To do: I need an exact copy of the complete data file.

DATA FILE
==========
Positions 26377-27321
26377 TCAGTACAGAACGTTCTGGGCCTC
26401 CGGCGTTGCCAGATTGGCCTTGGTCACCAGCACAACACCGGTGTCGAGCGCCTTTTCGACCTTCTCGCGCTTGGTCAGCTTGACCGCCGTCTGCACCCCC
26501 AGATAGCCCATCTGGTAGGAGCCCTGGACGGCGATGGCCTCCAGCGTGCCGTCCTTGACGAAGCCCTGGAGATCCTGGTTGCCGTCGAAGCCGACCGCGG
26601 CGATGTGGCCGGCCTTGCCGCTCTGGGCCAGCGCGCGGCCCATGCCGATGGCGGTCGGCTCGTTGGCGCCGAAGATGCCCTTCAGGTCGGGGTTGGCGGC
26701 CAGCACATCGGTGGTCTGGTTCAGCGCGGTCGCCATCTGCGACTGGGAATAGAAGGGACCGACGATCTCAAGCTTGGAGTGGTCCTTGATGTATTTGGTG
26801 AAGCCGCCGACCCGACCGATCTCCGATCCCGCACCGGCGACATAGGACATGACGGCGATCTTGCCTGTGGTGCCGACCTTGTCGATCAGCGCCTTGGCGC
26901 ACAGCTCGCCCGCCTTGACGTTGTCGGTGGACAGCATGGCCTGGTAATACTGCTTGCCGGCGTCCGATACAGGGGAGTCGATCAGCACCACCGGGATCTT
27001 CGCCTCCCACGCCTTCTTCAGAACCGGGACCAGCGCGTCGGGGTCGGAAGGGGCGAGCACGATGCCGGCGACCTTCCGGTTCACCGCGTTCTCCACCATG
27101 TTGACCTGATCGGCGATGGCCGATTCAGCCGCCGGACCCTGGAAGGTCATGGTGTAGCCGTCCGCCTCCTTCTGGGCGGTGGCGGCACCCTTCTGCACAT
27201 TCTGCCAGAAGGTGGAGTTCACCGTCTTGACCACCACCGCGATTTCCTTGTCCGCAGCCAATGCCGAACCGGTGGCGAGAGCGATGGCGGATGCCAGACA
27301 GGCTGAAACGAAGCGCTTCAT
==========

Positions 26377-27321
26377 TCAGTACAGAACGTTCTGGGCCTC
26401 CGGCGTTGCCAGATTGGCCTTGGTCACCAGCACAACACCGGTGTCGAGCGCCTTTTCGACCTTCTCGCGCTTGGTCAGCTTGACCGCCGTCTGCACCCCC
26501 AGATAGCCCATCTGGTAGGAGCCCTGGACGGCGATGGCCTCCAGCGTGCCGTCCTTGACGAAGCCCTGGAGATCCTGGTTGCCGTCGAAGCCGACCGCGG
26601 CGATGTGGCCGGCCTTGCCGCTCTGGGCCAGCGCGCGGCCCATGCCGATGGCGGTCGGCTCGTTGGCGCCGAAGATGCCCTTCAGGTCGGGGTTGGCGGC
26701 CAGCACATCGGTGGTCTGGTTCAGCGCGGTCGCCATCTGCGACTGGGAATAGAAGGGACCGACGATCTCAAGCTTGGAGTGGTCCTTGATGTATTTGGTG
26801 AAGCCGCCGACCCGACCGATCTCCGATCCCGCACCGGCGACATAGGACATGACGGCGATCTTGCCTGTGGTGCCGACCTTGTCGATCAGCGCCTTGGCGC
26901 ACAGCTCGCCCGCCTTGACGTTGTCGGTGGACAGCATGGCCTGGTAATACTGCTTGCCGGCGTCCGATACAGGGGAGTCGATCAGCACCACCGGGATCTT
27001 CGCCTCCCACGCCTTCTTCAGAACCGGGACCAGCGCGTCGGGGTCGGAAGGGGCGAGCACGATGCCGGCGACCTTCCGGTTCACCGCGTTCTCCACCATG
27101 TTGACCTGATCGGCGATGGCCGATTCAGCCGCCGGACCCTGGAAGGTCATGGTGTAGCCGTCCGCCTCCTTCTGGGCGGTGGCGGCACCCTTCTGCACAT
27201 TCTGCCAGAAGGTGGAGTTCACCGTCTTGACCACCACCGCGATTTCCTTGTCCGCAGCCAATGCCGAACCGGTGGCGAGAGCGATGGCGGATGCCAGACA
27301 GGCTGAAACGAAGCGCTTCAT